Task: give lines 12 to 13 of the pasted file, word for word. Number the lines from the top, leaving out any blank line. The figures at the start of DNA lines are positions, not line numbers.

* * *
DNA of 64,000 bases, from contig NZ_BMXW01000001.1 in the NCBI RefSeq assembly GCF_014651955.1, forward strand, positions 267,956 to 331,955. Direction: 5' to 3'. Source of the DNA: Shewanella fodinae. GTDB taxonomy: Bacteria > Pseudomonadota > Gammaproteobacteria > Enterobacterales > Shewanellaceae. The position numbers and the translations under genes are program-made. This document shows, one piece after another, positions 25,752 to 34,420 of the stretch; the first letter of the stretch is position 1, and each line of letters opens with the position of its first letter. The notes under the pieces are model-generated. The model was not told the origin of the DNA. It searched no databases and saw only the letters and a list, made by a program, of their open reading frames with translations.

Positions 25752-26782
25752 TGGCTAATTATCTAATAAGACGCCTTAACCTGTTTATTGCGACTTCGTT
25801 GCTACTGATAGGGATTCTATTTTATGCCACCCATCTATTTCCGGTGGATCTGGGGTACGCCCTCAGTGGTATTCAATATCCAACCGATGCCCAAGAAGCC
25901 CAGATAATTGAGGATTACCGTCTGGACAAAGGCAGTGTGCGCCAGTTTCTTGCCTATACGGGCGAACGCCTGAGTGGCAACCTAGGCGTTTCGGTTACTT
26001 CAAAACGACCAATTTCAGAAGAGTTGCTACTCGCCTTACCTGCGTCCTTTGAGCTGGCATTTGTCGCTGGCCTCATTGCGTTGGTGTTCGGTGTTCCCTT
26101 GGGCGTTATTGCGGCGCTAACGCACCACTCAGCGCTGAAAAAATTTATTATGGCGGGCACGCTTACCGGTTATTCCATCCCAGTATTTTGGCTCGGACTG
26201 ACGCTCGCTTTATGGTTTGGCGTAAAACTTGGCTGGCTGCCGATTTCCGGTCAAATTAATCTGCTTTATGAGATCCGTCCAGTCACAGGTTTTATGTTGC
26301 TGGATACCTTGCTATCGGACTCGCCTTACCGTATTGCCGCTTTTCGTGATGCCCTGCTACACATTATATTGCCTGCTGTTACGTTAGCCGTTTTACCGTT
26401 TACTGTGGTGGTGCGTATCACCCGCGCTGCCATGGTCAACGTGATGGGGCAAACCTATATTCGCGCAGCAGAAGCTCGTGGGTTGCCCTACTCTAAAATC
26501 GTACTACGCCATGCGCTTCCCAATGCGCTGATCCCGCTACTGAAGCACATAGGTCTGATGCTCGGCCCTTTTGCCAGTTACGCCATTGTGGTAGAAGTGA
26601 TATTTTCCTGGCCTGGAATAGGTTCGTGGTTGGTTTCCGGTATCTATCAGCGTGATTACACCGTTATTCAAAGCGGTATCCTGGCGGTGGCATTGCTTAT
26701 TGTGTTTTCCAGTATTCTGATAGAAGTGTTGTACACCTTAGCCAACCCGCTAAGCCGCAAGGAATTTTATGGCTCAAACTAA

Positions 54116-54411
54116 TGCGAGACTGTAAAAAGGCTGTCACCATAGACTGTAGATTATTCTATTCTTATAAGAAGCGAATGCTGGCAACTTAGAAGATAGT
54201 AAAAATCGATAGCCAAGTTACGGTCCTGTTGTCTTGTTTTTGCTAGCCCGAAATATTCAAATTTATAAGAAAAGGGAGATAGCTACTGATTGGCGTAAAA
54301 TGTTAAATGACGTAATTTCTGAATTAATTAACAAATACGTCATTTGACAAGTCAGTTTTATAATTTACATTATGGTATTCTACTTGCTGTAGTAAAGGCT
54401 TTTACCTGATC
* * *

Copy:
26601 TATTTTCCTGGCCTGGAATAGGTTCGTGGTTGGTTTCCGGTATCTATCAGCGTGATTACACCGTTATTCAAAGCGGTATCCTGGCGGTGGCATTGCTTAT
26701 TGTGTTTTCCAGTATTCTGATAGAAGTGTTGTACACCTTAGCCAACCCGCTAAGCCGCAAGGAATTTTATGGCTCAAACTAA